One of the questions I often raise in my discussion based walking tours is how heritage information sources, like plaques and monuments, function in our urban environment. I recently discovered an app created by HistoricPlaces.ca called Edifica, which combines information on heritage sites with GPS enabled location awareness.
I’ve used HistoricPlaces.ca (“a Federal, Provincial and Territorial Collaboration” to collect information about historic places in Canada) in doing research for a number of my tours. I’ve found it to be a useful, if somewhat contradictory, source of information: useful in the sense that it collects a lot of heritage information from a variety of sources, and makes it easily accessible; contradictory in the sense that different agencies sometimes list different reasons for heritage designation of particular buildings and sites. For example, in researching Temple Emanuel for an upcoming tour, I found different provincial/municipal and federal designations, each of which uses different reasons to justify the heritage importance of the synagogue.
Edifica, the new app (for Android and iPhone), has the potential to increase the availability and utility of heritage information. The app responds well to the ubiquity and capabilities of smart phones, and provides an opportunity for wide dissemination of heritage information. But as Greg Ashworth points out, “the content and tone of… public [heritage] policies is probably less important than how it is experienced by its citizens.”1
After testing Edifica in downtown Victoria, my sense is that the user experience leaves much to be desired. Because of the density of heritage buildings and sites in Victoria, I found the map that plots them to be cluttered and hard to use. Either the zoom feature was buggy or this user was incompetent, because the map kept changing scale; heritage site icons were therefore difficult to select, making it frustrating to find more information.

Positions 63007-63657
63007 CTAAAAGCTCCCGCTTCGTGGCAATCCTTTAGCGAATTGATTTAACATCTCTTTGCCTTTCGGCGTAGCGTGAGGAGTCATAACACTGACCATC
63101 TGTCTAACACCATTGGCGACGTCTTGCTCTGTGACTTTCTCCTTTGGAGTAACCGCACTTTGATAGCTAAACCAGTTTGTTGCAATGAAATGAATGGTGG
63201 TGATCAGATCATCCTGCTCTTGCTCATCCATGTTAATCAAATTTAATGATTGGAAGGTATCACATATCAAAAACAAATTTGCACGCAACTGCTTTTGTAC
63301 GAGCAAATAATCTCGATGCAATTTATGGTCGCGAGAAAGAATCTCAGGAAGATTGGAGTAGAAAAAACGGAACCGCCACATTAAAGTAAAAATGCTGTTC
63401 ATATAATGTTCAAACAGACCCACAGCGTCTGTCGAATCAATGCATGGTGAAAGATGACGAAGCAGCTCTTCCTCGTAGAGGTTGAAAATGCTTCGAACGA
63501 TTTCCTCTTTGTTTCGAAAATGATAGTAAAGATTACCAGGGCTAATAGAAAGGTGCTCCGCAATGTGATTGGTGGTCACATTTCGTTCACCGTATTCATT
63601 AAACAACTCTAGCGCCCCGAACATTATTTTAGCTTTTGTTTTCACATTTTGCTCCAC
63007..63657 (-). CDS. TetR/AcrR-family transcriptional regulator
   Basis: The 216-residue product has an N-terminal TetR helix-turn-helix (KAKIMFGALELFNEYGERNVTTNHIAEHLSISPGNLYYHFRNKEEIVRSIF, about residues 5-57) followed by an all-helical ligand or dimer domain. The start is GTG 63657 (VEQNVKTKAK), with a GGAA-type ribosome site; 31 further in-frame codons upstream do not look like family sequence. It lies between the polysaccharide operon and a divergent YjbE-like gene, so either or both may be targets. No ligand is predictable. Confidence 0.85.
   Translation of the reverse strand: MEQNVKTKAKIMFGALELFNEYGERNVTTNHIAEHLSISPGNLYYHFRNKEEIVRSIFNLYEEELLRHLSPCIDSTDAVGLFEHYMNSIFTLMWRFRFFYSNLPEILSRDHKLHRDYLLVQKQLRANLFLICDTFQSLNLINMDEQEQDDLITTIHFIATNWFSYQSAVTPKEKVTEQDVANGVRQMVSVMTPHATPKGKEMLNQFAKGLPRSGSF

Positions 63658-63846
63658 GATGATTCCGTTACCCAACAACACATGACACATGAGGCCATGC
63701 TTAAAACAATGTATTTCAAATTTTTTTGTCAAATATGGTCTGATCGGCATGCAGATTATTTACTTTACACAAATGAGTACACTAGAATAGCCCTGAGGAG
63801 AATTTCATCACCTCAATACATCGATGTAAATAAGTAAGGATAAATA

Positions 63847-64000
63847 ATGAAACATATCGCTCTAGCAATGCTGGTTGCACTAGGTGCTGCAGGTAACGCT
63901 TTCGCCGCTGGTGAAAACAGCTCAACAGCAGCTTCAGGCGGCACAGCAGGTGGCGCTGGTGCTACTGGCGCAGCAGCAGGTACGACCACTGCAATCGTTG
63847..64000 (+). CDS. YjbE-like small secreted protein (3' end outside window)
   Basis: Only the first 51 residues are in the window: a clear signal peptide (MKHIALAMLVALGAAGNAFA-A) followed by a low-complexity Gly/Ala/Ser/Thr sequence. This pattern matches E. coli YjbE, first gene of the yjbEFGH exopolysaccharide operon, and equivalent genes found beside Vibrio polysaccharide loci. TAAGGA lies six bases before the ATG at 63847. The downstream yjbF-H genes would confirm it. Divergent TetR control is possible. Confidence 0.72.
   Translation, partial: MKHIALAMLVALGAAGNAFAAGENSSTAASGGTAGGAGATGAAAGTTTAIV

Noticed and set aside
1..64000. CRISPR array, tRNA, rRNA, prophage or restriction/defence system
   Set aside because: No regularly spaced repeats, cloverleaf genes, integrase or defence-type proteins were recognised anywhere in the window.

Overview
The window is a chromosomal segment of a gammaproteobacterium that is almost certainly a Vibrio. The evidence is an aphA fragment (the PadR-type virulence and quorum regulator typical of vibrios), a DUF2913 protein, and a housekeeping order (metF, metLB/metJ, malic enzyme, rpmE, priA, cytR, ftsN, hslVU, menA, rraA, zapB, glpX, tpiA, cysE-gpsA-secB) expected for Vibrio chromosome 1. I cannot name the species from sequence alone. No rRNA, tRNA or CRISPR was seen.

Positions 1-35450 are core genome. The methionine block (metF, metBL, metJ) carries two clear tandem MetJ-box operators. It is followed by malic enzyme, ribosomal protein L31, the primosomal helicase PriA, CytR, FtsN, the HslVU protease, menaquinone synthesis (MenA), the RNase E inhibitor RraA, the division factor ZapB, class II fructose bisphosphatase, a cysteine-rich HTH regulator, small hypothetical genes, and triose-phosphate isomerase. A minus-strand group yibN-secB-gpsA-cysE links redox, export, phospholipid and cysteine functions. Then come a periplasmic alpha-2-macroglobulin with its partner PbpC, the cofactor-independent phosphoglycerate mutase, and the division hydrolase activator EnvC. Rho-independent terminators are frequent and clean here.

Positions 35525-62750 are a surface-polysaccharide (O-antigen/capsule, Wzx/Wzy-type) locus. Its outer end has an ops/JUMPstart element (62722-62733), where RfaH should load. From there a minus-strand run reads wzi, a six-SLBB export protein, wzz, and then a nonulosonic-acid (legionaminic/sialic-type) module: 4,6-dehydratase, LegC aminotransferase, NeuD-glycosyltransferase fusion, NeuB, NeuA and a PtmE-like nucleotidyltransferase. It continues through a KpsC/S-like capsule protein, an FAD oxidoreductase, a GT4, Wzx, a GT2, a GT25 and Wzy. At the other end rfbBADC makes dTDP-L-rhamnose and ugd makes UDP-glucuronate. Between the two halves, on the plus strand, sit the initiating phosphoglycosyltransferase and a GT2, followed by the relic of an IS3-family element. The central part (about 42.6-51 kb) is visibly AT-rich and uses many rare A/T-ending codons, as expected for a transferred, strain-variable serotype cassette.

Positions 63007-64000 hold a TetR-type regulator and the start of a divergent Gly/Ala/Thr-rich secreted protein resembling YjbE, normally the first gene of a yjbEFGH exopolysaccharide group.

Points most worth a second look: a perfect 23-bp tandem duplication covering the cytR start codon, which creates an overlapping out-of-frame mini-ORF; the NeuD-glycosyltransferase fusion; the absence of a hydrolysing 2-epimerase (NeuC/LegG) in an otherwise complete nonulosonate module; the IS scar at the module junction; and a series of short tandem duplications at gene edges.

When I was able to select particular sites, I found the information about them to be superficial—within the app, each site is described with a single paragraph and between one and three low resolution photographs. While there is a link at the end of each description that provides more information via HistoricPlaces.ca, that requires leaving the app and using a web browser. I expect that the result of these problems would be to leave typical users with a superficial understanding of the heritage sites around them, if they were able to successfully use the app at all.
I will be interested to see whether future walking tour participants find Edifica or other mobile digital tools useful in getting to know their city. Join me next week to discuss this issue and others (click here for details about when and where to meet and for an outline of the walk).
1Greg Ashworth, “Public Pasts in Plural Societies: Models for Management in the Postsecular City,” in Justin Beaumont & Christopher Baker (eds.), Postsecular Cities: Space, Theory and Practice (New York: Continuum, 2011), 182.
Disclaimer: I am not the owner or publisher of the app described in this post. I cannot guarantee its usefulness, accuracy or safety for any use. Any use of the app is at your own risk and is completely voluntary. Although the app itself is free to download, any data charges are your responsibility. When using the app, please pay attention to its safety and legal warnings.